Congress this month is beginning a 10-year, $752.7 million renovation project on the Cannon House Office Building that will include replacing all of the pipes and plumbing, some of which are more than 100 years old.
The construction is in its first phase now as workers prepare to update plumbing, heating and cooling, preparing for bigger fixes beginning in 2017, when contractors will shut down a wing of the building at a time to fix the marble facade and repair systems that have broken down.
“The century-old building is plagued by safety, health, environmental and operational issues that are rapidly worsening,” said Bill Weidemeyer, superintendent of the House. “Many of the buildings systems are original from the 1908 construction.”
Cannon is one of three office buildings to the south of the Capitol itself, and it houses about 140 members of the House. The building’s failings have become grist for social media, with one particularly infamous online video showing staffers collecting buckets of water pouring out of a wall.
Some systems in the building are so old that replacement parts aren’t available, and workers have needed to build custom parts, Mr. Weidemeyer said.
The construction will be going on at the same time as workers are repairing the dome on the Capitol — a project that’s projected to last through 2016. The dome’s exterior is currently covered by scaffolding, while the interior has a protective cushion around the inside of the dome.
The Cannon building’s exterior is also in need of work. Large pieces of the decorative stone around the roof began falling off with such frequency that workers installed netting last year to make sure no one was hurt, Mr. Weidemeyer said.
Restoring the dome is expected to cost $60 million, but the Cannon refurbishment is projected to be $752.7 million. By comparison, the entire underground Capitol Visitor Center complex was built for $621 million.
At 826,465 square feet, the House office building will cost more than $900 per square foot to renovate.
Only about $100 million of the Cannon restoration funds have been appropriated by Congress so far.
The initial phase of work is mostly updates. The heavy lifting begins in 2017 when the wing along New Jersey Avenue will be shut down, closing 32 offices that will have to be relocated, said Ryan Colombo, construction manager for the House superintendent.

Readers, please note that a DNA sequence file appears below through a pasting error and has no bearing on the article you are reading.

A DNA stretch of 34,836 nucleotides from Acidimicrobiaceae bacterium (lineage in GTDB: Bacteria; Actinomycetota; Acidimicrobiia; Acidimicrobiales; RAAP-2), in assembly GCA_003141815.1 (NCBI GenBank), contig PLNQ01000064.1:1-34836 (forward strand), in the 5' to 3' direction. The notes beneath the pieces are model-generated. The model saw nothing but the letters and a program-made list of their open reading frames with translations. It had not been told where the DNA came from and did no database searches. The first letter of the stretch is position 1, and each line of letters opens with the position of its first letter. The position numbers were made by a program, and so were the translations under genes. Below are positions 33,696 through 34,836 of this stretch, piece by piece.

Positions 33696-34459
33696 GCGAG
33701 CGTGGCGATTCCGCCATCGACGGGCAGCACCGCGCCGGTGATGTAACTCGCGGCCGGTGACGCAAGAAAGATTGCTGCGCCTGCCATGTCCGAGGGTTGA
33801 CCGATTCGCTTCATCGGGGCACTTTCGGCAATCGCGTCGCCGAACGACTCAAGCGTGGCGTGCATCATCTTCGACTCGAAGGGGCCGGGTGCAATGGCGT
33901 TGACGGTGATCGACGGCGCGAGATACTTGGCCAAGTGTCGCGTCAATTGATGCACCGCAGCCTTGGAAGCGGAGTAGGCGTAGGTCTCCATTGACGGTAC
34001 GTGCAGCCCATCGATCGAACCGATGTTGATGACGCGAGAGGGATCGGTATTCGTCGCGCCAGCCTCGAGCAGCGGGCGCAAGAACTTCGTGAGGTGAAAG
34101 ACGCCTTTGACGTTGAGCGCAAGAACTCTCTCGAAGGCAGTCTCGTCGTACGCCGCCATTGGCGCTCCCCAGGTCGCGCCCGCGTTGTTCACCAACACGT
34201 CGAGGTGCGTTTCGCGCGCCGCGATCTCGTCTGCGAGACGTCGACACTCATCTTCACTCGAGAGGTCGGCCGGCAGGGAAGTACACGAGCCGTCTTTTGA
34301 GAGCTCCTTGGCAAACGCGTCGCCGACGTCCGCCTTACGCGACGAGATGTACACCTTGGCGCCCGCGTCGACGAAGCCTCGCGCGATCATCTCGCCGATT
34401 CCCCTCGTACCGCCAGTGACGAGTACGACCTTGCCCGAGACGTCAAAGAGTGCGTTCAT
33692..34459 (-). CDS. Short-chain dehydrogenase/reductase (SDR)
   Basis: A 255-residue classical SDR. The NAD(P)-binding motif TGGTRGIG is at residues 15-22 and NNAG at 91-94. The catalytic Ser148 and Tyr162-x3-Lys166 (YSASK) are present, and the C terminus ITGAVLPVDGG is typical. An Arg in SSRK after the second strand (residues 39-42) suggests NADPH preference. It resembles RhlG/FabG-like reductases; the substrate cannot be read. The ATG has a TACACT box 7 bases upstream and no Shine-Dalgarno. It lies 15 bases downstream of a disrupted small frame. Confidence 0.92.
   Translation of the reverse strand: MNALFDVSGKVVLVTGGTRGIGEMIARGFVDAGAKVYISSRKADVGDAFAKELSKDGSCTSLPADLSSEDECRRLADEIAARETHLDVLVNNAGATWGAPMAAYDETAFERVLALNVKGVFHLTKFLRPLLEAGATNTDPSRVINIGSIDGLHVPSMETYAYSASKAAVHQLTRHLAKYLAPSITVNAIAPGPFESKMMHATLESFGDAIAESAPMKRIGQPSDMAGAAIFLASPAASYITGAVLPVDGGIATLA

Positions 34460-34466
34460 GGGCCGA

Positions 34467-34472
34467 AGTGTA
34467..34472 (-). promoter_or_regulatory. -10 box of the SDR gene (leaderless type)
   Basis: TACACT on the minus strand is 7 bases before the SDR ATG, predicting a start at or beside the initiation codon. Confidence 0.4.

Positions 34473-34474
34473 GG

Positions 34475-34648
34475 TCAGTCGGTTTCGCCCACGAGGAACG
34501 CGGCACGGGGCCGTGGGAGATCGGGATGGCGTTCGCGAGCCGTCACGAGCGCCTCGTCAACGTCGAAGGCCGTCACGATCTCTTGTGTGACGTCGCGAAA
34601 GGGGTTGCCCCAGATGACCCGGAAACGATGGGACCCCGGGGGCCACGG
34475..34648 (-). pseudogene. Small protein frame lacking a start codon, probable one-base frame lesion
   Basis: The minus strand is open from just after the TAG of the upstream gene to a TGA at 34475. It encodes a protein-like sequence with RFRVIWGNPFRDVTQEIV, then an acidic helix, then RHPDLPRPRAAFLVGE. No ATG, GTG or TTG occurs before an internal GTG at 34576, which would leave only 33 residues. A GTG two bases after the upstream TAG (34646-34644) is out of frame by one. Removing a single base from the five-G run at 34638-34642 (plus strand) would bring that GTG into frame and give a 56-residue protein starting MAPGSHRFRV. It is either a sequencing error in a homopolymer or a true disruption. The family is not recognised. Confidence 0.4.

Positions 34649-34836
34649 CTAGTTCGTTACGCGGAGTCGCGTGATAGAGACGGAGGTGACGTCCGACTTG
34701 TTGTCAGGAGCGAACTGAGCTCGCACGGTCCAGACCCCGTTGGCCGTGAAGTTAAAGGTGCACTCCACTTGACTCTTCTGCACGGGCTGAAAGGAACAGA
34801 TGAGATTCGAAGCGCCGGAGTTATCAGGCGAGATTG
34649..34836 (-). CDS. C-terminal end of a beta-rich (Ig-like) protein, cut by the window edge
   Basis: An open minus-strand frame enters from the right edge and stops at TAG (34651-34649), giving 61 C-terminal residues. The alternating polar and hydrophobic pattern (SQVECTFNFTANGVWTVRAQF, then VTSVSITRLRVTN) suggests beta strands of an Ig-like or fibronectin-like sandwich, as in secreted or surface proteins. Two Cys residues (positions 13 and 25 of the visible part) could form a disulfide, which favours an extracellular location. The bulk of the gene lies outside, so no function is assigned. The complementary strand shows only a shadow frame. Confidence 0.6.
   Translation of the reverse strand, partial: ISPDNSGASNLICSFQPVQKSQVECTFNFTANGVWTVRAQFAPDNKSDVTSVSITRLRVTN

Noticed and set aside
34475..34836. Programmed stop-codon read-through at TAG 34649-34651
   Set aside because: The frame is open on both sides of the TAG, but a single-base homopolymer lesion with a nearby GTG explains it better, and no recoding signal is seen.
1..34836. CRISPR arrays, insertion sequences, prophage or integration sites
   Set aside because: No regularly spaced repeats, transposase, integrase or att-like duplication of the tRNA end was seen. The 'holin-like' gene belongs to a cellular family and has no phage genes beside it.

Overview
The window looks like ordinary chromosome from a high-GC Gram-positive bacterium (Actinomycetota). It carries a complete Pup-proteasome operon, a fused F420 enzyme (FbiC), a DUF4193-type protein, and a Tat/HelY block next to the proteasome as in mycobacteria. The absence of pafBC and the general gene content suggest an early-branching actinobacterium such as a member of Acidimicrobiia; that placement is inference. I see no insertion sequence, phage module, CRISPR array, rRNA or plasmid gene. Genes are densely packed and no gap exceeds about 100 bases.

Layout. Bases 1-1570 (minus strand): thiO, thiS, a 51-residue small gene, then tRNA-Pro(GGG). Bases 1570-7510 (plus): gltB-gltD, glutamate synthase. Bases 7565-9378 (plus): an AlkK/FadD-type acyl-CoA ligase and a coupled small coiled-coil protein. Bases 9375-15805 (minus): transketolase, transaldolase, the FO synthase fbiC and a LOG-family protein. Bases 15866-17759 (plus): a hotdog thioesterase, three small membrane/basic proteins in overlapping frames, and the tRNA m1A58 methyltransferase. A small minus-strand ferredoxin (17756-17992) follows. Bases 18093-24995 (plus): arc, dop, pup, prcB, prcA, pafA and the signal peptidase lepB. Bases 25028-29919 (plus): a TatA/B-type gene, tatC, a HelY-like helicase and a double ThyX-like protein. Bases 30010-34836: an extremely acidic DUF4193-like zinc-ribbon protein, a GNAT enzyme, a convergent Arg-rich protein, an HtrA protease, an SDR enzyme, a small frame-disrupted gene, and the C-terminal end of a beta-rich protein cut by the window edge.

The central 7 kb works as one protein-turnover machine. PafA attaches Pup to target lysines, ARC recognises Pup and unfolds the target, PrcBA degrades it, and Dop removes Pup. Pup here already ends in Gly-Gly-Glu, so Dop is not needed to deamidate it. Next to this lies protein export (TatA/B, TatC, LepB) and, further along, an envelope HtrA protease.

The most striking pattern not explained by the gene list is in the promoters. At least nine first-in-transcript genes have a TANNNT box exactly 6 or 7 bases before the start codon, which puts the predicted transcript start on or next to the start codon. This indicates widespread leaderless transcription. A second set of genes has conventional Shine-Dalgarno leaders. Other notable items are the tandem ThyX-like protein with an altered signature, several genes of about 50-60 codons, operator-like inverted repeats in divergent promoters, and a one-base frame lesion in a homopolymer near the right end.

He said the work has been building up for years.
“We’re kind of doing band aids at this time. We really need a time to come in and do everything,” Mr. Colombo said.
The phases each last two years and run through November 2024. Phase 2 will involve the side of the building facing Independence Avenue, phase 3 will be the wing along First Street and the final phase will shut down the corridor parallel to C Street. Scaffolding will only cover one wing at a time.
The renovation will also expand the fifth floor of Cannon, Mr. Weidemeyer said. Installing new systems in the basement will displace some offices there, so the extra space on the fifth floor will be needed to compensate. The elevators will also be updated to serve all floors.
Officials said the repairs will mean fewer leaks, a taller ceiling in the basement when overhead wires are removed and better temperature control in individual members’ offices.
Construction began on the oldest Congressional office building in 1905 and the first class of lawmakers occupied the building in 1908.
When asked if it would be more efficient to just tear down the building and start from scratch, Mr. Colombo said Cannon is worth saving because of its history. Four future presidents have had offices in Cannon: John F. Kennedy, Richard Nixon, Lyndon B. Johnson and Gerald Ford. Jeannette Rankin, the first woman to serve in Congress, also had her office in the historic building.
Prior to Cannon being built, members worked out of their desks on the House floor, leaving them little room to hold hearings or meet with constituents. As the first office building, Cannon allowed members to start hiring staff and changed the way business is done in Congress, said Matthew Wasniewski, historian of the House of Representatives.